Subsection (1) of the measure forbids the state from recognizing "any categorical provision," etc. The potential secondary effect of forbidding promotion or recognition may be to discourage and not facilitate or recognize the listed "behaviors." The explicit focus of the subsection, however, is on forbidding the government from promoting or recognizing something, not on requiring the government to discourage or "not facilitate" or recognize anything. The modified Question, therefore, impermissibly turns the measure's focus, as expressed in its text, on its head.

    Furthermore, because it also speaks to the additional issues of "label(s)" and "quotas," the certified Question provides more information about the measure than does the modified Question. To that extent, it more "plainly phrases" the measure's chief purpose.

    The certified ballot title's Question "plainly phrases the chief purpose of the measure" and, therefore, it substantially complies with the requirements of ORS 250.035(1)(b).

    The Summary

    The third question is: "Does the certified ballot title's Summary contain a concise and impartial statement summarizing the measure and its major effect"? ORS 250.035(1)(c).

    The certified ballot title's Summary reads:

    "Amends Oregon Constitution. Governments in Oregon may not use funds or facilities to promote, encourage or facilitate homosexuality, pedophilia, sadism, or masochism. State may not recognize or protect this conduct under `sexual orientation' or `sexual preference' labels, or through quotas, minority status, affirmative action or similar concepts. All levels of government, including the state Department of Higher Education and public schools, must assist in setting a standard for Oregon's youth which recognizes that these `behaviors' *1171 are `abnormal, wrong, unnatural and perverse.'"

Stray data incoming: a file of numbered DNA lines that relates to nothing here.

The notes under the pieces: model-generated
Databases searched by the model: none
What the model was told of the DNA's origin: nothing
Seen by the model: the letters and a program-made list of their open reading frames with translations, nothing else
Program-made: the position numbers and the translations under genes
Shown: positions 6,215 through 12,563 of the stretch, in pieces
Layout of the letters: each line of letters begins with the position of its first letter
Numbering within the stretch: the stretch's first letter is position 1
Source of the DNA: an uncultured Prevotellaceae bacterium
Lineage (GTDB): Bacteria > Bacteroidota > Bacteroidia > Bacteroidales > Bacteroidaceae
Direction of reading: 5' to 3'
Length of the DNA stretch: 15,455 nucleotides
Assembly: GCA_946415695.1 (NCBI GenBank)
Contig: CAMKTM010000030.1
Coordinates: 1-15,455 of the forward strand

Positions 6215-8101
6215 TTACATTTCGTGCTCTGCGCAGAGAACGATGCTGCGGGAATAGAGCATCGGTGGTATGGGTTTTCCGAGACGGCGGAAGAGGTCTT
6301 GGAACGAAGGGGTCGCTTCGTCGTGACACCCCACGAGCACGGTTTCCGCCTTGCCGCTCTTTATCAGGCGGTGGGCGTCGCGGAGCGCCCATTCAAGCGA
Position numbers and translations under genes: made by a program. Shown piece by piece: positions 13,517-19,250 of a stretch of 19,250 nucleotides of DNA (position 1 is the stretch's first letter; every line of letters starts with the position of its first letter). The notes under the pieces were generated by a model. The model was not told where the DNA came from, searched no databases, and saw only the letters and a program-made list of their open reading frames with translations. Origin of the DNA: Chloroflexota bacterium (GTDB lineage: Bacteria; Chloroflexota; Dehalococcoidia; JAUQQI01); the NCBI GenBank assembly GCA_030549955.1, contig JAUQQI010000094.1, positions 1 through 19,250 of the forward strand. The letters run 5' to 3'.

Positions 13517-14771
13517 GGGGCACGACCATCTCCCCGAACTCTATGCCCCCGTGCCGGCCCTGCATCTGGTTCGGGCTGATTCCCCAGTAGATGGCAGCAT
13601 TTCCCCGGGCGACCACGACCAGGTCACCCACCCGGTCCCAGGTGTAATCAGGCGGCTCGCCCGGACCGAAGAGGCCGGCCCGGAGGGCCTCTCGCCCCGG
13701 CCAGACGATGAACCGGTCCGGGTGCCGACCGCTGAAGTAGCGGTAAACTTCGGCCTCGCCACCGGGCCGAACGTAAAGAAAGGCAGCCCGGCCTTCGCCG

The modified ballot title's Summary reads:

    "Amends Oregon Constitution. All government in Oregon may not use their monies or properties to promote, encourage or facilitate homosexuality, pedophilia, sadism, or masochism. All levels of government, including public education systems, must assist in setting a standard for Oregon's youth which recognizes that these `behaviors' are `abnormal, wrong, unnatural and perverse' and that they are to be discouraged and avoided. State may not recognize this conduct under `sexual orientation' or `sexual preference' labels, or through `quotas, minority status, affirmative action, or similar concepts.'"

    Each Summary contains four sentences. In each Summary, the first sentence is the same.

    The only difference between the second sentences is that the modified Summary adds the essentially surplus word "all," and substitutes the essentially synonymous words "monies and properties" for the words "funds or facilities." So far, I suggest that there is little difference.